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Australian Treaties Library Help

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About the Australian Treaties Library

In May 1996 the Government announced reforms to facilitate the involvement of Parliament, the States and Territories, industry, non-government organisations, and the wider community in the making and implementation of Australian treaties.

The reforms allow more opportunity for Parliamentary scrutiny before final action to undertake international legal obligations; provide National Interest Analyses with all treaty actions being tabled for Parliamentary consideration; establish a Joint Standing Committee on Treaties in the Commonwealth Parliament; establish a Commonwealth-State Treaties Council as an adjunct to the Council of Australian Governments; and make treaties more generally accessible, through construction of an Internet database - this Treaties Library.

I. Tabling of Treaties
All treaties (and related actions, including amendments to and withdrawal from treaties) are tabled in Parliament for at least fifteen sitting days in both Houses before the Government takes binding action (with special procedures for instances of exceptional urgency). In most cases, this means that treaties are tabled for consideration after signature but before the final step (eg ratification or confirmatory exchange of notes) to bind Australia under international law.

II. National Interest Analyses
Each treaty is tabled with a National Interest Analysis (NIA). The NIA gives reasons why Australia should become a party to the treaty. Where relevant, the NIA contains a discussion of economic, environmental, social, and cultural effects. Important elements are a description of the consultation undertaken during the treaty-making process, and a certification that arrangements for domestic implementation (e.g. legislation, regulations) are or will be in place before entry into force.

III. Joint Standing Committee on Treaties
The Joint Standing Committee was first formed on 17 June 1996. The Committee considers tabled treaties and NIAs , and other questions relating to international instruments that are referred to it by either House of Parliament or a Minister. The Committee conducts inquiries, including public hearings, and reports to Parliament, normally within the period of fifteen sitting days.

IV. Treaties Council
The Treaties Council, agreed upon by the Council of Australian Governments on 14 June 1996, consists of the Prime Minister and all the State Premiers and Chief Ministers of the Territories, and has an advisory function. It is co-ordinated by the officials-level Commonwealth-State Standing Committee on Treaties. The Council's inaugural meeting was held in November 1997.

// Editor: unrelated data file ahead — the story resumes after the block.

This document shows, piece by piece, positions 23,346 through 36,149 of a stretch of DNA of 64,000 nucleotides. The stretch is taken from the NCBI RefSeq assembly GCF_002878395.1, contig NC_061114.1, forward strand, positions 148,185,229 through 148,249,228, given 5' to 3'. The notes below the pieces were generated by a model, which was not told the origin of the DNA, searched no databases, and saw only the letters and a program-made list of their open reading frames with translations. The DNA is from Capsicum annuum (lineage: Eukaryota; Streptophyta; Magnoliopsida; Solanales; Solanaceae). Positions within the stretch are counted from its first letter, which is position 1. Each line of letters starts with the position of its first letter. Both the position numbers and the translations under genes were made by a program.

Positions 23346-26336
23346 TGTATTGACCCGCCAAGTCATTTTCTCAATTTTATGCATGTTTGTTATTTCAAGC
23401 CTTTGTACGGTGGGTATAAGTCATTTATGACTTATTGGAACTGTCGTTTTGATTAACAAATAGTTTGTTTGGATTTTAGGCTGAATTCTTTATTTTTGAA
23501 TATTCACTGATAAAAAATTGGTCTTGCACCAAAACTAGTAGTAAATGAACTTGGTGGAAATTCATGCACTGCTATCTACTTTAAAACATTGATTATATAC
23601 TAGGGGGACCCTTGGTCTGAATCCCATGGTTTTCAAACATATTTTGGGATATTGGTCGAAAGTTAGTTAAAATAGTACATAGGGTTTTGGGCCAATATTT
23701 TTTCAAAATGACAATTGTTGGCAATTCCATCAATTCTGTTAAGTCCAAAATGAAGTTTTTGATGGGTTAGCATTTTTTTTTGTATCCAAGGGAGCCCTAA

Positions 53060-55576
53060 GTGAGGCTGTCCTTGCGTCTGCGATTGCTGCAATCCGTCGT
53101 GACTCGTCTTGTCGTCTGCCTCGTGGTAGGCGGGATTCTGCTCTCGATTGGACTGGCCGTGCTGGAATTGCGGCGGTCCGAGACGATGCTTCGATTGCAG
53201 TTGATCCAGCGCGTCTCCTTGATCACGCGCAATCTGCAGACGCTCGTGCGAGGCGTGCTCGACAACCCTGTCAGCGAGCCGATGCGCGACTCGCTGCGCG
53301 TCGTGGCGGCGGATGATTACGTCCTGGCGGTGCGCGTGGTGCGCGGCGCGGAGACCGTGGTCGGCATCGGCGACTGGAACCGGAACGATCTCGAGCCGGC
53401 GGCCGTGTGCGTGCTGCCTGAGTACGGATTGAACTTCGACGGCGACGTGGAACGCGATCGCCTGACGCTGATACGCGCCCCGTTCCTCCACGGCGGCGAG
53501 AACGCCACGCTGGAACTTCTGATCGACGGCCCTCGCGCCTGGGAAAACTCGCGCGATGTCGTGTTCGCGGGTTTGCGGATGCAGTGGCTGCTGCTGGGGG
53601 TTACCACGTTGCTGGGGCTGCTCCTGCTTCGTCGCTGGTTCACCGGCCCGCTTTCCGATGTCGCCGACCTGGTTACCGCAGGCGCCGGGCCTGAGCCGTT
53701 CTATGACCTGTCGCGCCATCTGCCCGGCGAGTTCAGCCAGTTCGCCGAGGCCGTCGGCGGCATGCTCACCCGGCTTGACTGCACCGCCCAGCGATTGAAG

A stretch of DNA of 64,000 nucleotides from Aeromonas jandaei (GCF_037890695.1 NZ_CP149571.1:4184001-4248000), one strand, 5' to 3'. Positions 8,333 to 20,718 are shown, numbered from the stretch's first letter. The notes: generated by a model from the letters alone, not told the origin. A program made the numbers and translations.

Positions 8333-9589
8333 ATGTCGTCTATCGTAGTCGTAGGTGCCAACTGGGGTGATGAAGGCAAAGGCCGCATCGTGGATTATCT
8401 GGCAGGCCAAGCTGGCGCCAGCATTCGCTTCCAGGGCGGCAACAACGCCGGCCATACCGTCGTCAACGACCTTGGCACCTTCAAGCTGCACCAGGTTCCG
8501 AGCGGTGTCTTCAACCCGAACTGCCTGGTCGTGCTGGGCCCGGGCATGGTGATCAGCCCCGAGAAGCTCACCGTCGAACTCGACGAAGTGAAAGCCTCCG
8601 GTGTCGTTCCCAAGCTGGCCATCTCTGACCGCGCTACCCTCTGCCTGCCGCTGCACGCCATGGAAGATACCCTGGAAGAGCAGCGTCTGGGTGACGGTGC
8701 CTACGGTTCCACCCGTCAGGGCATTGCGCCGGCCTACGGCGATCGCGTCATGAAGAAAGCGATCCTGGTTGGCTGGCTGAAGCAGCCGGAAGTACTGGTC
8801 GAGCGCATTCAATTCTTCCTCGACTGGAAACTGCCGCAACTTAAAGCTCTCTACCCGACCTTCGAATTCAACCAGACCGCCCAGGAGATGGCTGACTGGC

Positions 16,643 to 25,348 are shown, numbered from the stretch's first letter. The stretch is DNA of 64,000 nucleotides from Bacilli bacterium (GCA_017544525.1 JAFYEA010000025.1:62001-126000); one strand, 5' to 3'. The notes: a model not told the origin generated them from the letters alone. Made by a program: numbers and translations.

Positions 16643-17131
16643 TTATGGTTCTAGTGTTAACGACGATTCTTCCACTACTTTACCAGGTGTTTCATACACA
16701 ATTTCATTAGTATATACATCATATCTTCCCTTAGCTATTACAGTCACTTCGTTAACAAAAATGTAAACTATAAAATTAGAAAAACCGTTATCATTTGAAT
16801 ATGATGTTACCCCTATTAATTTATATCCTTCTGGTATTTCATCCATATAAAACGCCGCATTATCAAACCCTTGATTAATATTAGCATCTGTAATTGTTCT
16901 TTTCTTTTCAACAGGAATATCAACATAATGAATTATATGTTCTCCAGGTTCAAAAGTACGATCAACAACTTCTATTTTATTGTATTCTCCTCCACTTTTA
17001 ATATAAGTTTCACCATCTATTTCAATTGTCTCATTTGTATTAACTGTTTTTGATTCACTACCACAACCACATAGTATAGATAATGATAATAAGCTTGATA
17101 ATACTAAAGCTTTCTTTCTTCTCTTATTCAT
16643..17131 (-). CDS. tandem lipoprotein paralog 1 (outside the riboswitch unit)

V. Australian Treaties Library
The Australian Treaties Library disseminates treaty information to the public in a freely accessible form through the Internet. It is a fully searchable, hypertext-linked resource that includes treaty texts (Australian Treaty Series), indexes, status lists, and explanatory material. It was developed and is maintained by the Australasian Legal Information Institute with funding and material provided by the Australian Department of Foreign Affairs & Trade.

The following information is available:

Authoritative Texts of Treaties

While we have endeavoured to provide accurate copies of texts of treaties on this site, the only authoritative texts of treaties are the original documents or certified copies thereof. Where such documents are held by the Department of Foreign Affairs & Trade in Canberra, texts can be verified for accuracy by the Department. Email:

Using the Australian Treaties Library

The AustLII treaty databases that make up the Treaties Library include hypertext links to most relevant material. These generally include the following:

Each treaty is preceded by a number of "buttons". The meaning of these is as follows:

Reproduction of Treaty Materials

All treaty materials on the AustLII site are published with the permission of the relevant copyright holder. AustLII cannot give you permission to reproduce the materials on the AustLII site. To reproduce these materials beyond what is permitted by the Copyright Act 1968, you should contact the relevant copyright holder to obtain permission. Details to assist you to do this are provided on each database index page.

Additionally, while AustLII is proudly a "free to air" service, nonetheless our detailed markup of legislation is subject to copyright and cannot be copied. The markup is absolutely not in the public domain as far as any sort of reproduction is concerned. Please see AustLII's usage policy for full details.

Copyright permission requests in respect of the AustLII markup and other AustLII-created content should be made through AustLII Feedback.

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